After the grass had been mowed on shorter and shorter settings, and the dust had settled, it was time to start putting plans into action. After first looking around the garden, it was obvious (to some degree) what needed to happen.
Speaking as someone who hasn’t had much formal training in garden design, I’m at least aware that one of the fundamentals of garden design is to break up any large area into smaller, manageable sections, and to avoid creating a garden that is entirely visible from any one line of sight. When dealing with a garden like mine, which is very long and not especially wide, the best course of action is to cut it into sections, or areas.
This is the plan. So, to decide on how many sections, where each area began and ended, and what function each section would provide. Every garden should have function and purpose, even if that purpose is simply to be a wild flower meadow. An urban garden needs to be planned if it is to work well and make the most use of the space available.
When planning a garden, it should be measured out in length and width, and the angles of the terrain taken into account. Next up is aspect – which direction is North and South? To some extent, this will dictate what you can and can’t grow in a garden. Then, soil type; use a PH soil kit to test the PH of your soil. Again, this will very much dictate what plants will and will not grow. After taking into account these things, and any obstructions growing or present in and around your garden, a garden plan can be formulated. It doesn’t have to be a formal design, but anything written down is easier to adhere to and follow step-by-step.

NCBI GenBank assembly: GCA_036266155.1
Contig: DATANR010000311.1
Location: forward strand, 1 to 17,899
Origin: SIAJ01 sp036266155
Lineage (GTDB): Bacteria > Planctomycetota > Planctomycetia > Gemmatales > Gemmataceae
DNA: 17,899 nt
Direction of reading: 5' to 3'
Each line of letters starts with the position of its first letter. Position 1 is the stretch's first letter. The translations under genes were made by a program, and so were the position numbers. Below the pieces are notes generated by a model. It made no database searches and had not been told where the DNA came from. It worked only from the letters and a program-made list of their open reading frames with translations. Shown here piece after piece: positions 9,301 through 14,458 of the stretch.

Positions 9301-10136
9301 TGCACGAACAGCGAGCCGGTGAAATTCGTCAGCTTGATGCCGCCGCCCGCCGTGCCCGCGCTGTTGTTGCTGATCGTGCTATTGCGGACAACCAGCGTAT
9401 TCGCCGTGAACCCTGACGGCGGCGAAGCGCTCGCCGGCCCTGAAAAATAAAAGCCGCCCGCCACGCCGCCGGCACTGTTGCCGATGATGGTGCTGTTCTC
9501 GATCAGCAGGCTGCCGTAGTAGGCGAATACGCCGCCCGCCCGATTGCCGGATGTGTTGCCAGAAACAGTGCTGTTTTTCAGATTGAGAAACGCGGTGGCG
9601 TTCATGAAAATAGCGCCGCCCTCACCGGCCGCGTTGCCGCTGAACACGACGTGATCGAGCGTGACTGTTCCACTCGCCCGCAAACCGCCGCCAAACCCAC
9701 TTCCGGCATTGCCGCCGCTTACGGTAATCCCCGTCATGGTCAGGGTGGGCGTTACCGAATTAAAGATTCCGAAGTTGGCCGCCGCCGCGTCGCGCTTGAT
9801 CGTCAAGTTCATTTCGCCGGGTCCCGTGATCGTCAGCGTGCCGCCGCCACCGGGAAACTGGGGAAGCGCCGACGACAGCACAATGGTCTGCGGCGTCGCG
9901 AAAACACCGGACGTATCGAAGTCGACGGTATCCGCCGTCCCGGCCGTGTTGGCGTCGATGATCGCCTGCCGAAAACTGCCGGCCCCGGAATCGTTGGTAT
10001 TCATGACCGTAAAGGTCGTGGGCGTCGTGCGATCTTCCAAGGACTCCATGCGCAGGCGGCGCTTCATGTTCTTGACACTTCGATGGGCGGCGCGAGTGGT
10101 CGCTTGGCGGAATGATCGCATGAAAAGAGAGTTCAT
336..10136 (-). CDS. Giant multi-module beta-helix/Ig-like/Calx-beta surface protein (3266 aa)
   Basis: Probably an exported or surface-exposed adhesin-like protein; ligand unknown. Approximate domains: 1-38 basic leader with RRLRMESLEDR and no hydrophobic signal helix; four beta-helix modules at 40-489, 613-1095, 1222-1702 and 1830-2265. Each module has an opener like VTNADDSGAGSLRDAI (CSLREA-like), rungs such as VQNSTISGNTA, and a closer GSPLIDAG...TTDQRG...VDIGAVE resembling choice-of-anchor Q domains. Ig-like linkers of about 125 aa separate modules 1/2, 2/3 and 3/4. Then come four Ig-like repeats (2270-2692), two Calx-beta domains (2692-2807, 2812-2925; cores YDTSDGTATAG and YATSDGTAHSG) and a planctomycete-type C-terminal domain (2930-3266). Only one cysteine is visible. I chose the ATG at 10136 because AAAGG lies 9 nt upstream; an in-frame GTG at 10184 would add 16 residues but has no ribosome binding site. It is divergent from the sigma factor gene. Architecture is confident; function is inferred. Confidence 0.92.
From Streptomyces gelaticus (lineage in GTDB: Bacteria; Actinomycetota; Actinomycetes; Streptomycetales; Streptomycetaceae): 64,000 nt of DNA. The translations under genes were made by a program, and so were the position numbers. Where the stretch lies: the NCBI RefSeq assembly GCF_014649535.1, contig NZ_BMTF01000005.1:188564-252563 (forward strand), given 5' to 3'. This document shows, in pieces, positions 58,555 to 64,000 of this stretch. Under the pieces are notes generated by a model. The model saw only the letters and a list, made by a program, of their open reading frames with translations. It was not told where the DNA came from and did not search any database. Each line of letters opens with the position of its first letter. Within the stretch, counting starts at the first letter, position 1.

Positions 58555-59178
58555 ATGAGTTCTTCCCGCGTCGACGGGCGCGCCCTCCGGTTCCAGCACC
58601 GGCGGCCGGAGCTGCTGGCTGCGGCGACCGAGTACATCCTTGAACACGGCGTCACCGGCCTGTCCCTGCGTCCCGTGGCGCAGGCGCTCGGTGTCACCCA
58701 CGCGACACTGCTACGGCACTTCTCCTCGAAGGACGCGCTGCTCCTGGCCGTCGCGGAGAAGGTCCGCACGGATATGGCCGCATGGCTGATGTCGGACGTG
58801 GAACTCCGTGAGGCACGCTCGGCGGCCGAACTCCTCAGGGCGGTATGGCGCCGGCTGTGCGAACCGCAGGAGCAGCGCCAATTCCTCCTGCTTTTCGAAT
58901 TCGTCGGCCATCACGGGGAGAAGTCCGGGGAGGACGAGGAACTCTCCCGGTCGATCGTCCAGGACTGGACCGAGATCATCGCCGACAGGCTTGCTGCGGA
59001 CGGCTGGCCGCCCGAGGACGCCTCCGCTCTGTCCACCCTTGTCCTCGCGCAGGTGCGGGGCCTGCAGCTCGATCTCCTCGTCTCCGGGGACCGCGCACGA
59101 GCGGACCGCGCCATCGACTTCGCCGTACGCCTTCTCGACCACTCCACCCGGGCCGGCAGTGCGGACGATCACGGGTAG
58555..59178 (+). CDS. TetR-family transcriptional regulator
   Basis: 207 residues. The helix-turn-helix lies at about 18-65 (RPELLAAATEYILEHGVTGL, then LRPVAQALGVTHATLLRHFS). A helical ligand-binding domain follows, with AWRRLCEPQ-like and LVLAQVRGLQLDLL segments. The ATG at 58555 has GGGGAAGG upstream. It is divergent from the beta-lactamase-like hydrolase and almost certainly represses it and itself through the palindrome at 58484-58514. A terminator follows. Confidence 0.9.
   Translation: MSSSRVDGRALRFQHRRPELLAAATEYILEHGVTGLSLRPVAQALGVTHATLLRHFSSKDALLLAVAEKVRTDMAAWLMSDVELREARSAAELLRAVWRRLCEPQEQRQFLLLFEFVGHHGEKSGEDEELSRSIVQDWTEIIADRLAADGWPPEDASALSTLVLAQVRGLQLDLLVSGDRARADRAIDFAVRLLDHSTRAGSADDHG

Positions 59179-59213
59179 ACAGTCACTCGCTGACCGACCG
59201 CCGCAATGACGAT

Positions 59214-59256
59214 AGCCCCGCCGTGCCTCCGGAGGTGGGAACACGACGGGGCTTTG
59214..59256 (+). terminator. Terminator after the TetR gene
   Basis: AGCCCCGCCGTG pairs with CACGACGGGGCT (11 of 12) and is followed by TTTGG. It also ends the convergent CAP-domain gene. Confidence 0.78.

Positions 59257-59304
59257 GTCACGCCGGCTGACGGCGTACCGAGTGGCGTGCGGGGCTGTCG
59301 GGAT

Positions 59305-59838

I’m lucky. My new garden is South-West facing, with no nearby trees or buildings to obscure light, spread unwanted seeds or interfere with the growth of plants in my garden. So, the first step was to replace the cobbled-together mix of different fencing that lined one side of the garden (my boundary fence) when I moved in. This wasn’t cheap. I opted for lap panels, which are longer-lasting and more robust, with concrete gravel boards and posts. The length of the garden thirty panels! Here’s the fencing going in. It took a team of two people three days to build.
I don’t relish the idea of using concrete anywhere, so this wasn’t ideal. More importantly, this kind of fencing is partially responsible for the huge and worrying decline in British hedgehog numbers. They can’t move from garden to garden during their nightly forage for food, and so they now really struggle to survive in urban areas. This is to all gardeners’ detriment as well as the poor hogs; we rely on these small, nocturnal mammals to control pests such as slugs and snails, so creating such barriers to their vital movements is a very bad thing for the health of our gardens. In time, I will be looking to replace the concrete gravel boards with something sturdy but less of an obstacle to creatures trying to move from one garden to the next. Any ideas welcome!